Wednesday, August 11, 2010

Living in a multi-cultural world

Today is, for most Muslims, the first day of Ramadan, the lunar month wherein one fasts (no eating, drinking, or sex) during daylight hours. Coworkers of mine will be leaving shortly for the meditation room for their 1 pm prayer, and I'm really thankful to work in a place that allows such a thing without much comment.

I first heard of Ramadan as a child - maybe 8 or 9 - I was suffering that mental illness common to young girls, where horses are the only thing they can think of, and I was eating up every horse related book in the library, including "The Black Stallion." At the time, I think I knew that there were people in the world who were not Christian...but I'm not sure I'd ever met any in our small rural midwestern town. Baptists were exotic, as far as we were concerned, with their church and the Methodist church out on the edge of town - my dad wasn't convinced that going to the Baptist vacation Bible school wasn't a direct road to hell.

Acorn is growing up in a much different place. Detroit has one of the largest Muslim populations in the western world, and the suburb we live in has touted that it is among the most diverse cities in the US, having something like 46 different ethnic groups represented in its borders. Even our neighborhood has people of all different races and cultures of origin - I can count at least 6 just on our two-block-long street. His doctors even represent this diversity.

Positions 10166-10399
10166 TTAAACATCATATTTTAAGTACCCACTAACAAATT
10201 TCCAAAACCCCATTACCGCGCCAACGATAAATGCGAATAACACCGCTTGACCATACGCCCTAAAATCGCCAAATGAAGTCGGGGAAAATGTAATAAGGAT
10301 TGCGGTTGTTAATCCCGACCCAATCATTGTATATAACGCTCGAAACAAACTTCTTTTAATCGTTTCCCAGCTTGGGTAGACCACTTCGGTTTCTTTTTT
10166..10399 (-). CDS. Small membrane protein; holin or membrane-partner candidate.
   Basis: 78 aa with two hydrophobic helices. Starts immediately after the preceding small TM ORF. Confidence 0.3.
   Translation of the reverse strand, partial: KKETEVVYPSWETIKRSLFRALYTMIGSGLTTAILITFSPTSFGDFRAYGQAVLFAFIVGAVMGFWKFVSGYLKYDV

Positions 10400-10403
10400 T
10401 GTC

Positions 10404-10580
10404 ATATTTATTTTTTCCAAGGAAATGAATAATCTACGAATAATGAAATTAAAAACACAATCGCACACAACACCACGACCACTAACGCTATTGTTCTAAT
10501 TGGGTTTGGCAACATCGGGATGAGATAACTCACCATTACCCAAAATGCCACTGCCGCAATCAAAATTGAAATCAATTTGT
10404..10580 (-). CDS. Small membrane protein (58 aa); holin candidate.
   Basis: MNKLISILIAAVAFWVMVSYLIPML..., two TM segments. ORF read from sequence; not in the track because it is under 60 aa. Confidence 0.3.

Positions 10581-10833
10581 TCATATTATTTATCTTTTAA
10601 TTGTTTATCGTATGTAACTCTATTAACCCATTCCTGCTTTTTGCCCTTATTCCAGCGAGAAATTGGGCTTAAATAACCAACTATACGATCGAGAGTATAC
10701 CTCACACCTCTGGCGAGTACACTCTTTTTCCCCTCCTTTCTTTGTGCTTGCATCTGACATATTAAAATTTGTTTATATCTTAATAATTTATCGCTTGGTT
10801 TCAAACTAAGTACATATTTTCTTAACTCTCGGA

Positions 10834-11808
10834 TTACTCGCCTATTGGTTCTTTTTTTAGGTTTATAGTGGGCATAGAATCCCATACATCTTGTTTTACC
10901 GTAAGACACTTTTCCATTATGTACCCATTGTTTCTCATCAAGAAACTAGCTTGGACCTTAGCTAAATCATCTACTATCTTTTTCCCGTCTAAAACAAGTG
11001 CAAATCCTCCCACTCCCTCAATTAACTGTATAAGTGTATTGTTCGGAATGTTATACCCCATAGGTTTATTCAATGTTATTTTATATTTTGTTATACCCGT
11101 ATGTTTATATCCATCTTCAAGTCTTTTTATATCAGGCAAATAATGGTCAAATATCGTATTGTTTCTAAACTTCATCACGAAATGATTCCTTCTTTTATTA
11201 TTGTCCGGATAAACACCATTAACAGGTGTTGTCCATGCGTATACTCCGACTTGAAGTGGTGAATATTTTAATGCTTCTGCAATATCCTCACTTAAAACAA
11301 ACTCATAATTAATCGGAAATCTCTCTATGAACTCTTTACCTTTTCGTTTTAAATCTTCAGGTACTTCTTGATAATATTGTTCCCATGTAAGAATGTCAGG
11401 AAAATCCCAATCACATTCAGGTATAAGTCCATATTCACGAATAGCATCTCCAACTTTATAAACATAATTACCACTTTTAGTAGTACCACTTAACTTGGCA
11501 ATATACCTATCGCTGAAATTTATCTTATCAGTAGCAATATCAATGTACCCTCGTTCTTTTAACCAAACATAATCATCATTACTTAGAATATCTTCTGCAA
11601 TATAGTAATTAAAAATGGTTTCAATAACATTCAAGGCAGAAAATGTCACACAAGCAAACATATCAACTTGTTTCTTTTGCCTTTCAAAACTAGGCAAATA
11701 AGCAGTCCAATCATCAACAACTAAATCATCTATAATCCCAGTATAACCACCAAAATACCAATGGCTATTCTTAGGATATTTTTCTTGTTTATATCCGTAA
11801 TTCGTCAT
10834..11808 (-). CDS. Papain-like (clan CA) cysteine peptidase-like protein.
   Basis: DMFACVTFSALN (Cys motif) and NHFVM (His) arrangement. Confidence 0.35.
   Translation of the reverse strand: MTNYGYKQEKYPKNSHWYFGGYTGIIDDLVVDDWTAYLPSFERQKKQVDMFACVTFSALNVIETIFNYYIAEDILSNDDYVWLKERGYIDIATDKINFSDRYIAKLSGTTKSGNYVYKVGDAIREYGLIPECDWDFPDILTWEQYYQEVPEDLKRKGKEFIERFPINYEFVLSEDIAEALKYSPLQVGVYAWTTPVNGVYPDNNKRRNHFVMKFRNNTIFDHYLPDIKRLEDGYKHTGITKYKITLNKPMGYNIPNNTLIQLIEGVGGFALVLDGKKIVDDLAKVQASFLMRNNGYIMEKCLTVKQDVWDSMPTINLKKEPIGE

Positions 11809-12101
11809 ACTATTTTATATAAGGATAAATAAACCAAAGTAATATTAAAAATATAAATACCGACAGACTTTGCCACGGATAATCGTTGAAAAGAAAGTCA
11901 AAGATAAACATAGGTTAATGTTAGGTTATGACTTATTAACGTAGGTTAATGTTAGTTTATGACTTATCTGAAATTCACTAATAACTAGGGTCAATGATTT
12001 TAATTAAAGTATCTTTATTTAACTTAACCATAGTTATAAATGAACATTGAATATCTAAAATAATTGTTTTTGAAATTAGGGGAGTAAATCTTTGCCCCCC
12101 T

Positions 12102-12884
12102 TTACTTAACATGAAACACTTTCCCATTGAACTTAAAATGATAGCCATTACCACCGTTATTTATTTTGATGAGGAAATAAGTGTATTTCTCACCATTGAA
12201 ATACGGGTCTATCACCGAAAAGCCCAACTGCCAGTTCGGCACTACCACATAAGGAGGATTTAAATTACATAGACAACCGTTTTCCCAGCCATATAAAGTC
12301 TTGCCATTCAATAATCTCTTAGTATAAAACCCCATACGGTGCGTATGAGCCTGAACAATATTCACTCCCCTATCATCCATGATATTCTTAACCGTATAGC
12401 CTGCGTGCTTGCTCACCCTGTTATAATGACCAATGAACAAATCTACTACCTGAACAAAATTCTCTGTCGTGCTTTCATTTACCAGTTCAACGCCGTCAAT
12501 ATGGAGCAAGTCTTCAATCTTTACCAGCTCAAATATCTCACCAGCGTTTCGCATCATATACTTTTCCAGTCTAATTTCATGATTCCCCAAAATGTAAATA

Not having grown up in such a diverse place, it's hard to know what to tell Acorn. Knowing that we're a minority, religion wise, in the midst of all this is even more complex.

But for today, I'll just stick with telling my Muslim friends - no matter where they're from - to have a blessed Ramadan, and to enjoy their feast tonight, and to continue to point out to Acorn all the different kinds of people we know, and yet how they're all still wonderful people - different colors, different ways of dressing, different ways of speaking, different genders, different family structures, cognitive and physical differences too.

Explaining why some of these things make people uncomfortable can wait for Acorn to be a little older.

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